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Faced with an intensification of cybercrime, cybersecurity has become a dominant concern for companies in recent years. IT managers are starting to realize that their security architecture must be able to adapt to constant changes if they want to stay ahead of the game. Let’s explore how real the threats are and what effective systems should be put in place to discourage them.
Cyberthreats: What is your organization risking?
According to the U.S. Chamber of Commerce, there are 31.7 million small businesses in America, accounting for 99.9% of all U.S. businesses. As cyberattack threats are on the rise, 88% of small business owners admit they are vulnerable and are concerned about what solutions are available at affordable costs. Recent headlines clearly show that cyberattacks affect all organizations without discrimination, regardless of their sector or size. In fact, global cybercrime costs continue to climb and are expected to reach $10.5 trillion by 2025, according to predictions by the 2022 Cybersecurity Almanac.
Beyond the frequency, cyberattacks are also getting more complex. Helped by technology, cybercriminals are developing threats capable of entering systems through multiple entry points, making detection more difficult and the chance of the threats succeeding higher.
This all leads to the conclusion that detection and response solutions focusing exclusively on desktops are no longer sufficient to guarantee optimal protection for an organization.
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XDR: The future of cybersecurity?
Born from EDR (endpoint detection and response), the XDR (extended detection and response) ecosystem offers to go even further by consolidating several products within a single incident detection and response platform. This cross-infrastructure capability is the common denominator of XDR, which at this stage stands out as an optimal solution for preventing cyberattacks.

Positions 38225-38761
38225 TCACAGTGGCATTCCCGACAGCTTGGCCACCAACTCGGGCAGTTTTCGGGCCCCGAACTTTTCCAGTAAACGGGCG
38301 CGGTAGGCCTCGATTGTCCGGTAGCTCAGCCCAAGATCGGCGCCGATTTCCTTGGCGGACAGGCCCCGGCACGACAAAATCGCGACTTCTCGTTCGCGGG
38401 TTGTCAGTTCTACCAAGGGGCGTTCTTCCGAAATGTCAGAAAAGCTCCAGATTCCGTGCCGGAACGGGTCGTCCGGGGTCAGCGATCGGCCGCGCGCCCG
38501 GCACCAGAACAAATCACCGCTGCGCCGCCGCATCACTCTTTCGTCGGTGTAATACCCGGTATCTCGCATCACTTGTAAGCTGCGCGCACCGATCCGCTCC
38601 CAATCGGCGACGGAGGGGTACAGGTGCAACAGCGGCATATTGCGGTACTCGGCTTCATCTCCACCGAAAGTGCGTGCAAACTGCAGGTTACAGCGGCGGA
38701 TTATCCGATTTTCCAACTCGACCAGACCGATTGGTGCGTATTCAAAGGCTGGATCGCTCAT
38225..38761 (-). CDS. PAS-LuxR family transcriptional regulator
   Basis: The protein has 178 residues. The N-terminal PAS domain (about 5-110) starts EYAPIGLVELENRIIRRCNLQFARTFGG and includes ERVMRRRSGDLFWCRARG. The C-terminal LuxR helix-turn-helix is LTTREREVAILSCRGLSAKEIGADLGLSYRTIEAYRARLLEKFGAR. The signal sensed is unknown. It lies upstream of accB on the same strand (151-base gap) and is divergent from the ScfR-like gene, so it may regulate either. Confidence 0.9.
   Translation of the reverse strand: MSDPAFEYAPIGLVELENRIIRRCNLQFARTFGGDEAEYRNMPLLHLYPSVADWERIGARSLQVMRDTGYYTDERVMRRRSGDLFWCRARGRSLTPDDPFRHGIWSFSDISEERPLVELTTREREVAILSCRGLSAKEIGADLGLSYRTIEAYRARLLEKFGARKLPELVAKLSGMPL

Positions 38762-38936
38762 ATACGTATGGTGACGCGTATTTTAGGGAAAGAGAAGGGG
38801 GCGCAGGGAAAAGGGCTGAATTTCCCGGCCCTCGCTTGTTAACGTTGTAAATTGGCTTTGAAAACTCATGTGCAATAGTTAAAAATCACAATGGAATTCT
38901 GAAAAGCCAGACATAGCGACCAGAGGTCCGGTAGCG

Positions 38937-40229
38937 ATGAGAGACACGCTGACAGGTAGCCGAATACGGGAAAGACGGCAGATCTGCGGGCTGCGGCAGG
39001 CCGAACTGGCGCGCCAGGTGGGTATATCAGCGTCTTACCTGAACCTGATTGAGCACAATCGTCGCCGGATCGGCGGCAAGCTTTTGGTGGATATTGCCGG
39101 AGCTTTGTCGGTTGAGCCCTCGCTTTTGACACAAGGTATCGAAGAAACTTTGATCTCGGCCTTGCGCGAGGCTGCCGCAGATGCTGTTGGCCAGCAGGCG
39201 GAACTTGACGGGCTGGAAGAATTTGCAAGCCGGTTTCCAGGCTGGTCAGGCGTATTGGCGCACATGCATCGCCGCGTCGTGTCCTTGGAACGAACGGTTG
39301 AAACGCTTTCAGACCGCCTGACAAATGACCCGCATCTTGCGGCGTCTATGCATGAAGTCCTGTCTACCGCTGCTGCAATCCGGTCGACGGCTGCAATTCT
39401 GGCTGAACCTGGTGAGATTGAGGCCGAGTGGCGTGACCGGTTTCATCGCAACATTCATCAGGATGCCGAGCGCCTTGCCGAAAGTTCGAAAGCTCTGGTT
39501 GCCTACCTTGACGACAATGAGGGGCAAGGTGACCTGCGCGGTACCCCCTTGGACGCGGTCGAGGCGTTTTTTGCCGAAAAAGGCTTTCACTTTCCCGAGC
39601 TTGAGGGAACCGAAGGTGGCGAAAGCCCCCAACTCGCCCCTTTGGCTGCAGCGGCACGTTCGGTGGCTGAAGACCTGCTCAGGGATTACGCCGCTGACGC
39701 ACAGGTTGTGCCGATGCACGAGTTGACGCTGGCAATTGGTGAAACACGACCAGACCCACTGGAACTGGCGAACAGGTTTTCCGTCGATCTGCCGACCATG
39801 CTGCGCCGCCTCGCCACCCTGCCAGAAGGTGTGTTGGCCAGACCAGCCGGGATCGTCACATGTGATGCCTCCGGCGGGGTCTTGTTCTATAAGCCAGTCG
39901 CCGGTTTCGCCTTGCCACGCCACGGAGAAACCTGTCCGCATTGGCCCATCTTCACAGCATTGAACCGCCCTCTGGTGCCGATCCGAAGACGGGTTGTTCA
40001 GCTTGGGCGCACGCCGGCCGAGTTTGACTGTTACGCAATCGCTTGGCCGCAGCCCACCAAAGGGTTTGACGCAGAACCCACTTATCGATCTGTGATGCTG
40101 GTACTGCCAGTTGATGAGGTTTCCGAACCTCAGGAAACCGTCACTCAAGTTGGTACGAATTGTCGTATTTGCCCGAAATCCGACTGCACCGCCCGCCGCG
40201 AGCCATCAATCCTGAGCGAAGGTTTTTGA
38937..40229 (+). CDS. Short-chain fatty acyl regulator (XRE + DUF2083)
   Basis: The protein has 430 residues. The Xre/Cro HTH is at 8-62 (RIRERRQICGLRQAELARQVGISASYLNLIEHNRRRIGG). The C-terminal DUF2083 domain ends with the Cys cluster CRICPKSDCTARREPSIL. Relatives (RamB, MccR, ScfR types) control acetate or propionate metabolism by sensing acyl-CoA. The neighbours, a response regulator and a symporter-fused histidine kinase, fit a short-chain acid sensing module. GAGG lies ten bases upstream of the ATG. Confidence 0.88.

Fully automated, this system replaces the detection and investigation processes previously carried out manually by internal resources. Due to its “extensive” nature, an XDR interface can analyze and detect multiple security vectors — such as network, cloud, messaging and other third-party security points.
This ability to provide a single pane of glass automates much of the diagnosis and decision-making for the people concerned by relieving them of time-consuming and administrative tasks.
While XDR is well and truly within the reach of any organization, realizing its full benefits depends on the organization’s cybersecurity maturity. Organizations that do not have the resources (software or human) are likely to benefit quite obviously from such a solution. Mid- to high-maturity cybersecurity organizations, on the other hand, who may already have the resources, will see a benefit in the automation of making sense of the data, leaving the people free to further mitigate threats.
What to look for in an XDR vendor
Ultimately, any company that plans to equip itself with an XDR interface seeks to maximize its operational efficiency by reducing the risks impacting the company’s security. When evaluating XDR suppliers, it is then necessary to check whether the proposed solutions allow:
- More accurate detection, leading to more accurate prevention.
- Better adaptability to the evolution of technologies and infrastructures.
- Fewer blind spots and better overview.
- Faster detection time or mean time-to-detection (MTTD).
- Faster time to remediate or mean time-to-respond (MTTR).
- Faster and more accurate investigations (fewer false positives) for greater control across the entire IT infrastructure.
When assessing vendors, look under the hood and ask questions. Ask, for example, whether data from all separate vectors have been automatically assessed and triaged, and whether or not the system provides meaningful and actionable next steps. Ultimately, it is essential to partner with a firm that will help your company stay one step ahead of the competition and properly arm it against new emerging threats.
Aparna Rayasam is chief product officer at Trellix.